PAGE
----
By Rebecca Plevel, Guest Author
Access to justice begins with access to information.
On Thursday October 6, 2022, I presented a session at the 2022 South Carolina Library Association (SCLA) conference – Libraries Take Action!
There is a huge justice gap in our country. Low-income Americans do not get help with more than 92% of their substantial civil legal problems.1 According to South Carolina Access to Justice Commission’s report, in fiscal year 2019, 99.7% of defendants in eviction cases, 92.3% of defendants in foreclosure cases, and 96% of defendants in debt collection cases were unrepresented. South Carolina Legal Services must turn away on average per year, 2,000 callers asking for assistance.2
So where are members of our community going for help when they can’t find an attorney? Their local libraries. The University of South Carolina Law School Library is one of only three law libraries in the state that are open to the public, the other two being the libraries of the South Carolina Supreme Court and Court of Appeals. This drives most patrons from outside the Columbia metro area to their local county libraries.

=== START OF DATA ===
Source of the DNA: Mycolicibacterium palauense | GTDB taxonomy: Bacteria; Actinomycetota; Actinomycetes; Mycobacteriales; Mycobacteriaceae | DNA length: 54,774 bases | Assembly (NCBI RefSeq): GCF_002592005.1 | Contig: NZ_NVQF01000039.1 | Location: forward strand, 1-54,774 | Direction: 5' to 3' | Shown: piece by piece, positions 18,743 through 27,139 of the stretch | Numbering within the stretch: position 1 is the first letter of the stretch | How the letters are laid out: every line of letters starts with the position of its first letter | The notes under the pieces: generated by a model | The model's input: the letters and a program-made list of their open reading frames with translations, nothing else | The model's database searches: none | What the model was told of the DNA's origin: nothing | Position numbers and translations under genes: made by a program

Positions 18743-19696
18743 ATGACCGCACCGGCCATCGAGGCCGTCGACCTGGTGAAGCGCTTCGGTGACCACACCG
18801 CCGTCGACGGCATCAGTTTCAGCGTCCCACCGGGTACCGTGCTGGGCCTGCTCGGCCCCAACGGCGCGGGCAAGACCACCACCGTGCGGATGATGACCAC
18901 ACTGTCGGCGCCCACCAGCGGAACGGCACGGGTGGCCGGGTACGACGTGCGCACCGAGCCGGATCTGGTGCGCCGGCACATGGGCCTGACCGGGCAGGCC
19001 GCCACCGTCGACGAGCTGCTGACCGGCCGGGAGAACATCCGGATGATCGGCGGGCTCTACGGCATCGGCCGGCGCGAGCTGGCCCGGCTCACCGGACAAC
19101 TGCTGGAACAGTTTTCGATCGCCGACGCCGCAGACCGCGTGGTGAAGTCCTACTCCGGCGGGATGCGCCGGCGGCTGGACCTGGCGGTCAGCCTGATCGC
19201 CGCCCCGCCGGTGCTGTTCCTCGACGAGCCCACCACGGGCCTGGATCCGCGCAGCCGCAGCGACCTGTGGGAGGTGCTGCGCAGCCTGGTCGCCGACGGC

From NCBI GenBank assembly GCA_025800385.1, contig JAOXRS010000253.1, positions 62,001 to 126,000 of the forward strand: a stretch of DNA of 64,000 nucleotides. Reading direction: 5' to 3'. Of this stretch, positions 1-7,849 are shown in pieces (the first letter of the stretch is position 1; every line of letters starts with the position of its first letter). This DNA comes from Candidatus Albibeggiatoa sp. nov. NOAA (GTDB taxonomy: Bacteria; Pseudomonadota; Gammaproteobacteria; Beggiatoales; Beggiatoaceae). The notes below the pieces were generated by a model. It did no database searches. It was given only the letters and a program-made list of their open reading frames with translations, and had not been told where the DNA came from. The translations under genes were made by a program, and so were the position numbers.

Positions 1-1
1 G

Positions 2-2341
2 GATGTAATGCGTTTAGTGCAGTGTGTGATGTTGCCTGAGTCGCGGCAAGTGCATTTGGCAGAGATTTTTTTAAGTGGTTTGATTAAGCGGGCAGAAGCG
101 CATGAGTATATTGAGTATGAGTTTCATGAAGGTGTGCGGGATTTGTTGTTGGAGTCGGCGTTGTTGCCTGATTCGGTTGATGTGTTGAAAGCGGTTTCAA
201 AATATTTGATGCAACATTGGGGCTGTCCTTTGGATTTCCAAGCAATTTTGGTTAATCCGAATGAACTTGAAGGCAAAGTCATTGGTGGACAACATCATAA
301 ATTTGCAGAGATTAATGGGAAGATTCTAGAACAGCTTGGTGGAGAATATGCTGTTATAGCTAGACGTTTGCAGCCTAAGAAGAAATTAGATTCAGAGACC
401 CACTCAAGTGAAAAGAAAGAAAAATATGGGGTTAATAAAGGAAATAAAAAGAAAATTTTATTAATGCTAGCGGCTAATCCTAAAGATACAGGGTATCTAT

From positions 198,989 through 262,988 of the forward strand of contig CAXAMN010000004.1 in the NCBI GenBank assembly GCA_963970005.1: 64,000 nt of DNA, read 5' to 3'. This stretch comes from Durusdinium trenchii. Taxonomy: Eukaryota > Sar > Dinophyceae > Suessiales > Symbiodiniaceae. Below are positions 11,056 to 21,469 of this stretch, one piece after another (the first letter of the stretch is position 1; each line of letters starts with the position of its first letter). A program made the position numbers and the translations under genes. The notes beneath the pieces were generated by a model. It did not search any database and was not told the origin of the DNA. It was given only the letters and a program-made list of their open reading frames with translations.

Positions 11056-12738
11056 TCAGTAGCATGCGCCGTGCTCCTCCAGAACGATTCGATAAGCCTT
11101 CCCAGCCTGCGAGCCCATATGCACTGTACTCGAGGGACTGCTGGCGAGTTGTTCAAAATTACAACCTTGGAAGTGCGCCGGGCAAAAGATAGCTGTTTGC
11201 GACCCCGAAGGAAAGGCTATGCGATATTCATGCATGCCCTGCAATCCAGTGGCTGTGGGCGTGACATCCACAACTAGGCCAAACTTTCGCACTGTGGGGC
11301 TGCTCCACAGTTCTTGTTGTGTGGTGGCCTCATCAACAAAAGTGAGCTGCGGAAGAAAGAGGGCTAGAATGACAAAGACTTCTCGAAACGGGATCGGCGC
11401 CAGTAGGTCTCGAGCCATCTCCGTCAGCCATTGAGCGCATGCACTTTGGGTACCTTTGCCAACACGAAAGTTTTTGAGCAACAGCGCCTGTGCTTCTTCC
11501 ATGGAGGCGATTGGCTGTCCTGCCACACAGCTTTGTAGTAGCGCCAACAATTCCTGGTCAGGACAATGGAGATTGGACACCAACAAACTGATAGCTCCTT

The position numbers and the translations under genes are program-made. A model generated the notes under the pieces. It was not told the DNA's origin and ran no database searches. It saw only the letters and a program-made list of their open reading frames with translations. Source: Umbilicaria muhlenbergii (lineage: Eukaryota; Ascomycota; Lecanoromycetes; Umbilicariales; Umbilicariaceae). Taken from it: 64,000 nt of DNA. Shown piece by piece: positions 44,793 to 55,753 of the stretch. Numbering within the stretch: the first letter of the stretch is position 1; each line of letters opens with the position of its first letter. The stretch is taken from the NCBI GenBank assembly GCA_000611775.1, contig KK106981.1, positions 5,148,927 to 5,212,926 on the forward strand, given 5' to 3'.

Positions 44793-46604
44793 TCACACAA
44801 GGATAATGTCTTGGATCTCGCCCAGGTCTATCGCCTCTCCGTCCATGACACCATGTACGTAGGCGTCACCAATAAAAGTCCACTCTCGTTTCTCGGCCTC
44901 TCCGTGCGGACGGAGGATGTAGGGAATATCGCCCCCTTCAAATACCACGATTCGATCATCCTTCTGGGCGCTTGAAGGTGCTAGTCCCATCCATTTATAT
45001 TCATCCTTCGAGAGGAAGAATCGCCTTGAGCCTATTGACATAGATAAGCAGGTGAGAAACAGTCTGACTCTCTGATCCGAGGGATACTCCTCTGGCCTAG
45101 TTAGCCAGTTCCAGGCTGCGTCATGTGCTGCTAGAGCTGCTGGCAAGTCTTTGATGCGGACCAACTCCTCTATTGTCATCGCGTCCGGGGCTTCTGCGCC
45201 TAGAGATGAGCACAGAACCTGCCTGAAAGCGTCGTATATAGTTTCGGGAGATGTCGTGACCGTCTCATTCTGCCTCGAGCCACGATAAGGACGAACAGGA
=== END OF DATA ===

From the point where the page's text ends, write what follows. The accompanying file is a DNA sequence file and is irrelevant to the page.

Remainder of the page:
What can local librarians do to assist these patrons? What can the UofSC Law Library do to help? Provide access to information!
During the presentation to about a dozen SCLA members, I presented databases, guides, and access points for information that is useful to unrepresented community members – to find the law, explain the law, to locate forms, and to even find legal help.3 This included physical resources, research guides, free internet resources, government sites, and legal services entities (the Slides are available on our Circuit Riders: Basic Legal Research guide on the Webinars & Presentations tab). We also briefly discussed the need to educate our patrons about digital/media literacy, critically evaluating the information found on the internet, and using credible sources.
Overall and based upon the feedback, it was a useful session for the attendees. And I got to meet new people – some wonderful librarians here in South Carolina.
1 Legal Services Corporation. The Justice Gap (2022), https://justicegap.lsc.gov/resource/executive-summary/
2 SC Access to Justice Commission. Measuring South Carolina’s Justice Gap (2021). Available at https://www.scaccesstojustice.org/the-sc-justice-gap
3 Rebecca Plevel. Helping you Help your Patrons: Helping library patrons with their legal research (2022), PowerPoint slides. Available at https://guides.law.sc.edu/CircuitRiders/WebinarsPresentations